The One Important Question to Ask Yourself As Everything Gets Back to Normal
By Andrew Snavely
I was daydreaming the other day…I don't think most of us really acknowledge just how crazy the last year has been. Sure, our daily lives have been consumed by the news…the bad news, the conflicting news, the improving news. Our work life has completely shifted and for some slammed to a stop. We haven't seen 70%+ of the people we care about that we would normally see in that time. We've lost loved ones. Week after week, month after month. We kept going and adapting.
And when I say that, you're probably like, “yeah bro, I KNOW it's been a crazy year.” But what I was thinking about was more on the macro scale. Like, for as crazy as a time as it was to live through the period after 9/11, the effects of the last year have been like that exponentially.
We're now emerging from the other side of a once-in-a-hundred-years global event. Regardless of who you are, the social and economic changes of the last year have touched all of us in some way. The required adaptation means that we're all different than who we were on February 1, 2020.
And as our country reawakens there will be a collective desire to return to “normalcy”.
Therein lies one of the greatest and rarest opportunities we'll ever be given.
With such emotional distance from a year ago, we can more clearly see how we've changed and we get to decide, in this moment, what we don't want to go back to.
For me, I had this realization last week that, for over a year thanks to quarantine, I haven't had to make up a lie to get out of an invitation for something I didn't want to do.
See, I grew up with that wonderful personality trifecta of introversion, social anxiety, and people-pleasing. If I get invited to do something, especially by a person I generally like, I feel like I can't decline it unless I have a scheduling conflict. And when I don't, well, it can be annoyingly stressful as I do the dance of finding a way to decline without just expressing appreciation and saying no.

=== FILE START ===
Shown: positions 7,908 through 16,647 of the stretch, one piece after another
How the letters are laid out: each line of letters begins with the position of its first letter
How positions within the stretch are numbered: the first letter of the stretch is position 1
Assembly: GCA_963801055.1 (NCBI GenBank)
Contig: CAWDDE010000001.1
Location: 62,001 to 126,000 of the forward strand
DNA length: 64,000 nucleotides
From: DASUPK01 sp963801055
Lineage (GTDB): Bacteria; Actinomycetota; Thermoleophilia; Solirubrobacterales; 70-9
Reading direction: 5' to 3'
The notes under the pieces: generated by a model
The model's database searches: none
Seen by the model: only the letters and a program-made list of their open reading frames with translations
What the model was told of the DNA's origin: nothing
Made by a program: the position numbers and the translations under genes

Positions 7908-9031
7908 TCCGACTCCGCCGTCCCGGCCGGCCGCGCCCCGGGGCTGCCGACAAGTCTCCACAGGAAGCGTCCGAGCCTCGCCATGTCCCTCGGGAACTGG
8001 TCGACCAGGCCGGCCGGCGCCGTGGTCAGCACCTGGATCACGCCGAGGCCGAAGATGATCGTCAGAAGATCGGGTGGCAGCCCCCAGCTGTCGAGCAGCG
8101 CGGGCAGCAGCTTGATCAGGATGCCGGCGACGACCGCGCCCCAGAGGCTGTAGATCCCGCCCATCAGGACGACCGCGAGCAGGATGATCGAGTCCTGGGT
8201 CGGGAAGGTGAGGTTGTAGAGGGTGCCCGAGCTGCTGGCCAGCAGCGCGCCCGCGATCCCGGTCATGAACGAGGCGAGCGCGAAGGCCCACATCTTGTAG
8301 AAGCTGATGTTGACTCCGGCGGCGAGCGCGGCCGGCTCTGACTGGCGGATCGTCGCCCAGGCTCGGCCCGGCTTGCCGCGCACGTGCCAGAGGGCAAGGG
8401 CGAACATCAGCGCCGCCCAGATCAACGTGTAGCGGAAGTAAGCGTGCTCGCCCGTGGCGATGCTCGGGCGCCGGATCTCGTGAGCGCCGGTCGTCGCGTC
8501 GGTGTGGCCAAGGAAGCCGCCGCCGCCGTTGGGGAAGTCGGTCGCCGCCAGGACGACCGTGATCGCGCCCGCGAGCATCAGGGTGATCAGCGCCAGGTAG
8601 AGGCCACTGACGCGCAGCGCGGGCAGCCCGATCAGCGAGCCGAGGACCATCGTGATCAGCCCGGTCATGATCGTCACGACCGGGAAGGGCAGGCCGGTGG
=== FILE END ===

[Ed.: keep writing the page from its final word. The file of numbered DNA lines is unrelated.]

Which is obviously crazy. I don't need a reason to not want to do something. I don't have to have other plans to not feel guilty for telling someone I can't join them. Being tired, wanting a TV binge day, working on a solo project – or literally any other thing you can think of – is a perfectly good reason to not do something.
The trouble is, I've got this story going around the train tracks in my mind that if you decline someone's outreach you might get one more before they stop asking. And then the responsibility becomes mine to reciprocate the invitation. If I don't do that? People start fading out of your life. As a guy who works too much and recharges in solitude, there's an anxiety that I'll never be able to reciprocate, and so I will be losing these people and experiences from my life. It's operating from a place of scarcity.
So I realized, as the world gets back to normal…and more likely some sugar-fueled version of itself until we collectively get it out of our system…I don't want to have to stress and fib about not wanting to do something. I want to engage more authentically in the world and graciously and honestly accept or decline things that come up based on what I actually feel like doing.
My new objective as the country's gears start turning again is to just be more transparent when I don't want to do something. Remind myself to be excited about doing the things I want and be thankful but calm about not doing the things I don't.
We're in this weird paradox phase where everyone wants it to go back to normal while also not going back to how it was.
This week, I invite you to set aside some journal time, just 10 minutes will do, and ask yourself, “How have I changed in the last year, and what parts of me do I not want to sink back into?“
There will never be an easier time to reinvent yourself than right now.